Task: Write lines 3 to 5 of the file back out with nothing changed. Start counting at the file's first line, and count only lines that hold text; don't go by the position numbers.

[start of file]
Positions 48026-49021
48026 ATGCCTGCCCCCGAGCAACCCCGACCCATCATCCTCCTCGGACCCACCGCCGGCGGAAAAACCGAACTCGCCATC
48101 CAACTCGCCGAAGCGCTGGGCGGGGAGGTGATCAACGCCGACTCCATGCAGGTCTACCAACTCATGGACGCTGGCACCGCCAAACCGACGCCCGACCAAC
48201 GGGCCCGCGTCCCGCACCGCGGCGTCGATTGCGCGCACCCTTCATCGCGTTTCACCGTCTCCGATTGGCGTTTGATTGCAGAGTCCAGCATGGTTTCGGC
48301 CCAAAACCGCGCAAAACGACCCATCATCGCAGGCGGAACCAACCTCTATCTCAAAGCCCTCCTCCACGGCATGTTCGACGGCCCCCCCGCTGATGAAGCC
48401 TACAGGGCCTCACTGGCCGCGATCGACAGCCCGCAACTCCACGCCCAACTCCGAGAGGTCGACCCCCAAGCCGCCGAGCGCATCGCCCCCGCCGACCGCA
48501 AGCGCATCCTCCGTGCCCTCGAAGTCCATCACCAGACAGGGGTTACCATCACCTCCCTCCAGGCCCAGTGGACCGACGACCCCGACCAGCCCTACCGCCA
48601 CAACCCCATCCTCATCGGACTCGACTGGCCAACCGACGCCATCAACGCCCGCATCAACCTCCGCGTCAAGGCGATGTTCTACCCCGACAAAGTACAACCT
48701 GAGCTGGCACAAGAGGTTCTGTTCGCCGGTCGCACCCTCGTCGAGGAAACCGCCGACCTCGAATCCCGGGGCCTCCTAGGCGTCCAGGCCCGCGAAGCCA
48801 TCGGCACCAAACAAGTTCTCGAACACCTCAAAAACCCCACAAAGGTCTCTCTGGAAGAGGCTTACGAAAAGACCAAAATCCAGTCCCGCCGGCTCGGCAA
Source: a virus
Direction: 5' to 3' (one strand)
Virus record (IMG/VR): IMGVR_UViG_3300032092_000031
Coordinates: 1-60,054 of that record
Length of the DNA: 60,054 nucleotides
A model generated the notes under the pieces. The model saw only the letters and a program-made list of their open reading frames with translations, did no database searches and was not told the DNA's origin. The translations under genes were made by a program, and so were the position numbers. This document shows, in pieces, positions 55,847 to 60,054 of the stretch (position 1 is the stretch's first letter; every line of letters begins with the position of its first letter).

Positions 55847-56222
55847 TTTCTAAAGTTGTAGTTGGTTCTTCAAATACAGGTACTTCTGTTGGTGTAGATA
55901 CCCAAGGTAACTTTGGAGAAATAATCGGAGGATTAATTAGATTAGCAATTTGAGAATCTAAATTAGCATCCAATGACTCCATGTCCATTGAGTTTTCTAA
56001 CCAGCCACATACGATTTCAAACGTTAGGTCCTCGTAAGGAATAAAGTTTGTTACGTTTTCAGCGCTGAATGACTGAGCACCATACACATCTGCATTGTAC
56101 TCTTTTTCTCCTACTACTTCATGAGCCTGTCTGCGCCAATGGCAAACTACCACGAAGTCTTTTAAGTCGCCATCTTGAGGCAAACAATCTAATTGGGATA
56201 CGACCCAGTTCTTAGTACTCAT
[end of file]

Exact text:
48101 CAACTCGCCGAAGCGCTGGGCGGGGAGGTGATCAACGCCGACTCCATGCAGGTCTACCAACTCATGGACGCTGGCACCGCCAAACCGACGCCCGACCAAC
48201 GGGCCCGCGTCCCGCACCGCGGCGTCGATTGCGCGCACCCTTCATCGCGTTTCACCGTCTCCGATTGGCGTTTGATTGCAGAGTCCAGCATGGTTTCGGC
48301 CCAAAACCGCGCAAAACGACCCATCATCGCAGGCGGAACCAACCTCTATCTCAAAGCCCTCCTCCACGGCATGTTCGACGGCCCCCCCGCTGATGAAGCC